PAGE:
Back to work interview

A back to work interview is a meeting that is held with an employee when they return to work after an absence. The aim of this meeting is to welcome the employee back to work, discuss the reason for their absence and confirm that they are ready to return to work.

It can be tempting to skip the back to work interview so that you can get your employee straight back into the workplace, especially if their presence is being missed. However, it’s important that you don’t underestimate the importance of a return to work interview and the benefits that they can bring.

In this article, we’re going to tell you everything you need to know about back to work interviews, from the benefits of making return to work interviews part of your absence management policy to what you should include in the interview.

Is It A Legal Requirement To Have A Back To Work Meeting?

Whilst holding a return to work interview is part of the absence procedure of many organisations, it is not a legal requirement. This means that you are not legally obliged to hold a return to work meeting when a member of staff returns from an absence.

However, it is considered best practice to conduct an informal return to work meeting after a period of absence, especially if that absence has been long term or has been a regular occurrence. This is because back to work meetings offer many benefits to both the business and the employee, whilst ensuring that the staff member is question is feeling ready to return to their duties.

Read on to discover the benefits of holding return to work interviews, as well as learning what you should cover during the meeting.

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Return to work meeting

Benefits Of Return To Work Interviews

Return to work interviews can benefit both employers and employees, and both parties can benefit from having a return to work interview in place.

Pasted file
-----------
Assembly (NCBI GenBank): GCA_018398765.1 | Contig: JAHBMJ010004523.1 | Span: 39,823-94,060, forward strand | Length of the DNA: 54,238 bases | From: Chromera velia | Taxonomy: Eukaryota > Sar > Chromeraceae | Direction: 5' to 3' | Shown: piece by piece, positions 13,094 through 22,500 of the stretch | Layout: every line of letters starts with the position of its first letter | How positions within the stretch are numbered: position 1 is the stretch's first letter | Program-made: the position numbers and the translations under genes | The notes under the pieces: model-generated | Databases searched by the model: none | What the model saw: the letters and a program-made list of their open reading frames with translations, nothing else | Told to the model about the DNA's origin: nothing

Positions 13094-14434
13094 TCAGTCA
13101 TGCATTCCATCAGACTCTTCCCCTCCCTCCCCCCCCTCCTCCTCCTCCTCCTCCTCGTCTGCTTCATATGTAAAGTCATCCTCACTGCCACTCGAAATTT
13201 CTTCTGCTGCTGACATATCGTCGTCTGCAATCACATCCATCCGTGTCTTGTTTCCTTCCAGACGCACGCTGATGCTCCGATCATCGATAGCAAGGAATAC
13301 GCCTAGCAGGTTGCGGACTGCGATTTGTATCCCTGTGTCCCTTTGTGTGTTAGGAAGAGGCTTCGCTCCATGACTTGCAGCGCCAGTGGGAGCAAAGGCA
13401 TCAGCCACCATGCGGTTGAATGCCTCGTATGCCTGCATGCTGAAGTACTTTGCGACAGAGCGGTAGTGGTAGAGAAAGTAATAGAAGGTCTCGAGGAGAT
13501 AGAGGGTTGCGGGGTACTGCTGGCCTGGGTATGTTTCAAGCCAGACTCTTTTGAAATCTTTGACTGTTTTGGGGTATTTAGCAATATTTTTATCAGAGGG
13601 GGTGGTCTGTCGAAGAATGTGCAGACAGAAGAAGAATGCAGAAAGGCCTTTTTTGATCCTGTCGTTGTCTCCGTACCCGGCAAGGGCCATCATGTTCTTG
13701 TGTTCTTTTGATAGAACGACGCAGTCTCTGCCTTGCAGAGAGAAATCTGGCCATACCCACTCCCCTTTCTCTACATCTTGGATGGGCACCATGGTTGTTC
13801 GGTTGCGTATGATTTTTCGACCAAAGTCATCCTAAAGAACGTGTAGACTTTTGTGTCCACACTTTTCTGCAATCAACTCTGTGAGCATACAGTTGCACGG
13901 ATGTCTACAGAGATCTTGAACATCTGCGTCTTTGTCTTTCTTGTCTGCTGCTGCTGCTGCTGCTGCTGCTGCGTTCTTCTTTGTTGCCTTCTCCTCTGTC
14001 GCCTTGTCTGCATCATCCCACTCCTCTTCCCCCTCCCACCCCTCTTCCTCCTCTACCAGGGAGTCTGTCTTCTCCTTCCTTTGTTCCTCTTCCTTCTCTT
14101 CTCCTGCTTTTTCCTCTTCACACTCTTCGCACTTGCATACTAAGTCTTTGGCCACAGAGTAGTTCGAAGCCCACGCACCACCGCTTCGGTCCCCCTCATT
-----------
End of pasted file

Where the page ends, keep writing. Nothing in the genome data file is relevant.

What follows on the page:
They provide a clear structure for the return, which can help to ensure that both employer and employee are happy with the arrangement. Employees may feel more comfortable returning to work if they know that they have an interview arranged with their boss, and employers can be reassured that their employee is well enough to return to the workplace.

Here are some of the key benefits of holding return to work interviews:

  • Ensure that your employee is ready to return to the workplace.
  • Demonstrate to your employee that their absence was noticed and that they were missed.
  • Give an opportunity for the employee to be updated with anything they may have missed whilst they were not at work.
  • Deter any non-genuine future absences.
  • Identify whether anything at work contributed towards or triggered the absence, such as stress.
  • Identify any adjustments that could be made in the workplace to reduce the chance of future absences being required.
  • Detect any trends that might be present in an employee’s absences.

When Should You Do A Return To Work Interview?

If you’ve decided to make back to work interviews part of your absence management policy, you might be wondering when it is appropriate to hold a return to work meeting. Whilst some employers choose to hold the meeting after every absence, others may decide to only hold the interview if the absence reaches a certain threshold, for example, if the length of absence exceeds one week.

If you’re looking to deter non-genuine sickness absences, we’d recommend holding a return to work interview after every period of absence. Ideally, this interview will be held as soon as possible when the employee returns to the workplace. This is because the return to work interview is the perfect opportunity to ensure that your employee is fit to return to their role, so it’s important not to delay the meeting wherever possible.

Need help incorporating return to work interviews into your absence management policy?

Fill out our contact form or call us on 0808 281 9856